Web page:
My Favourite Robot / Unplugged
My Favourite Robot Records / Released November 2011
What does it sound like?
Those hoping to find a release in keeping with MTV’s series of live performances will be disappointed, as one of Plain & Simple’s favourite labels of the year caps off a triumphant 2011 with four tracks that were made with the assistance of equipment that needs to be plugged in. Pedantic wit to one side though it’s a package set to leave things on something of a lackadaisical high, so there are no complaints from us.
In contrast to very good but very house sounding releases from the camp of late we start on a tip that’s very much inspired by electro and electronica, which is pretty much how things continue. Asleep At The Wheel steps out brandishing sharp snares and waves of synth, creating a soundscape describable as a little like John Carpenter, only with a greater focus on the dancefloor. Less referential of Moog and Roland pioneers, but certainly in tune with the contemporary underground pop popularised by the likes of Matthew Dear, is New Addiction, a shuffling, shoegazey affair packed with melancholy that serves as track number two.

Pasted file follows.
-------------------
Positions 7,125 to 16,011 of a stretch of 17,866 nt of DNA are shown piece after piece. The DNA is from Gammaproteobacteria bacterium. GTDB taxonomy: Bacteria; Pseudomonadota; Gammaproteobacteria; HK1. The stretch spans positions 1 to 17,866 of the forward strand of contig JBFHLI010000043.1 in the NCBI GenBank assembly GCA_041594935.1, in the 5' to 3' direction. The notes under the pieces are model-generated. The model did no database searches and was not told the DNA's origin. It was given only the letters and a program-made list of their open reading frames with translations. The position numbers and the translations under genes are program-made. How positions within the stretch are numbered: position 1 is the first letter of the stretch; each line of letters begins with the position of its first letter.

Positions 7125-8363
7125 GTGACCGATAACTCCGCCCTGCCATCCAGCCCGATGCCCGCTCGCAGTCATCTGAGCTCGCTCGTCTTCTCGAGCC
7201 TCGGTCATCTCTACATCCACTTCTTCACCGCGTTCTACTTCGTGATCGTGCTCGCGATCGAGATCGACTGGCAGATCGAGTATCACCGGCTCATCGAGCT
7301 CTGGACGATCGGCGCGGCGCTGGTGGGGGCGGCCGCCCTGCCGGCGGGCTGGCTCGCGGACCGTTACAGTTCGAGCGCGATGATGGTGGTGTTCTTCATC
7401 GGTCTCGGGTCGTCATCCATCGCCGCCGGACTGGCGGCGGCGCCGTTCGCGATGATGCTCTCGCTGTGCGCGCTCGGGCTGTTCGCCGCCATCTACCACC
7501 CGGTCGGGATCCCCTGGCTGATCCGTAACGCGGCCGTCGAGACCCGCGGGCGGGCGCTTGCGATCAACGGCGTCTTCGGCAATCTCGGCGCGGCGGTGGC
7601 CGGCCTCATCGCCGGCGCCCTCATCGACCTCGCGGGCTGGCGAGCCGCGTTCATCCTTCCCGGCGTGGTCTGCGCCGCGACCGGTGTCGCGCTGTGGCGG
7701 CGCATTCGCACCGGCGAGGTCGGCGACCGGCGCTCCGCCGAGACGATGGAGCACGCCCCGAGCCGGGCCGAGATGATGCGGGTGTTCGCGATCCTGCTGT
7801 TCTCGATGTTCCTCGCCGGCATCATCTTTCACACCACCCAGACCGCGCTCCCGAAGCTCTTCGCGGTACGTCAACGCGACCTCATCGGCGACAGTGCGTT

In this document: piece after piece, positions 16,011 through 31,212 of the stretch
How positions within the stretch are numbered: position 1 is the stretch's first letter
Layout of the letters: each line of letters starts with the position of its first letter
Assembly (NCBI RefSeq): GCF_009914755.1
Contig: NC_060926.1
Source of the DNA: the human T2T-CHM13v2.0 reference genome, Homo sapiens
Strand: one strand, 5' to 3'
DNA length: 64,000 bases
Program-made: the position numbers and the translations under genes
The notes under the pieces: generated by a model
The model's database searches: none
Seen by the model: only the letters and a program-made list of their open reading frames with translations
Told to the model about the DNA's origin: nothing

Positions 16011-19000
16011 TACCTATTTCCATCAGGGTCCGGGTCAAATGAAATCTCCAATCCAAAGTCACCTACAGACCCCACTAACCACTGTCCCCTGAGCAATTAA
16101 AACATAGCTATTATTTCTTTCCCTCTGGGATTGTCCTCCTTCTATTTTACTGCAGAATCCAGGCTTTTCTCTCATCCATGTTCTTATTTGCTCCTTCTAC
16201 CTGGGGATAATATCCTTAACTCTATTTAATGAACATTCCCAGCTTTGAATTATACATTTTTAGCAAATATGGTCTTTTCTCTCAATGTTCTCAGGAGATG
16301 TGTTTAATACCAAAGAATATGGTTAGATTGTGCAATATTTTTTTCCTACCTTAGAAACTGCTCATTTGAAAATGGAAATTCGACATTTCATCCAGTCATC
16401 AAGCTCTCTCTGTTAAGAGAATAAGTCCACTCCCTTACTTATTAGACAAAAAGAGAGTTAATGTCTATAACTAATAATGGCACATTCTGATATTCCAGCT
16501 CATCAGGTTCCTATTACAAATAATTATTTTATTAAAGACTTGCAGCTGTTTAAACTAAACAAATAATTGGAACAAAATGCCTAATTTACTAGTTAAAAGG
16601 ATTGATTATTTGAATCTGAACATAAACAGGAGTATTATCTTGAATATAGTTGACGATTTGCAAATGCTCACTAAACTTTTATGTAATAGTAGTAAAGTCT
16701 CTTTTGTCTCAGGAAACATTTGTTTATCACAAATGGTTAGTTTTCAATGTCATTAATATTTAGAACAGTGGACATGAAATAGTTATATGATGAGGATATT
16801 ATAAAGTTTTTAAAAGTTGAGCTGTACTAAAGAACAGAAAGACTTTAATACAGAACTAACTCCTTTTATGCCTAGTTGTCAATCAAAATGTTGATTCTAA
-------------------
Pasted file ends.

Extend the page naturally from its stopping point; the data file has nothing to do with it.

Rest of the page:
Electro isn’t electro without a proper breakbeat though, at least that’s what someone probably once said, and when it comes to an EP it would be unfair to pigeonhole the entire package if broken kicks weren’t present. Thankfully Less Is More uses exactly that drum pattern, stepping out with tracking hi-hats, stabs of melody and a whole lot of spiralling background noise. And, finally, Feast Of Famine lays a rolling, chugging bassline down beneath heads down organ stabs, suggesting subtlety and mood, before an almighty acid 808 emerges, creating a more upbeat vibe while taking us closer to Garnier or Wink territory.
Where would I dance to it?
On the floor in more forward thinking rooms.
What highlights can I expect to hear?
Although there’s not a bad outing on here our love of style-changing, shape-shifting work means Feast of Famine just pips its EP-mates to the post. The fact it’s also going to get the biggest reaction inside a club also helped fight its corner.
Why should I pay for it?
Consistency on the part of this label really deserves to be acknowledged.
Where can I buy it?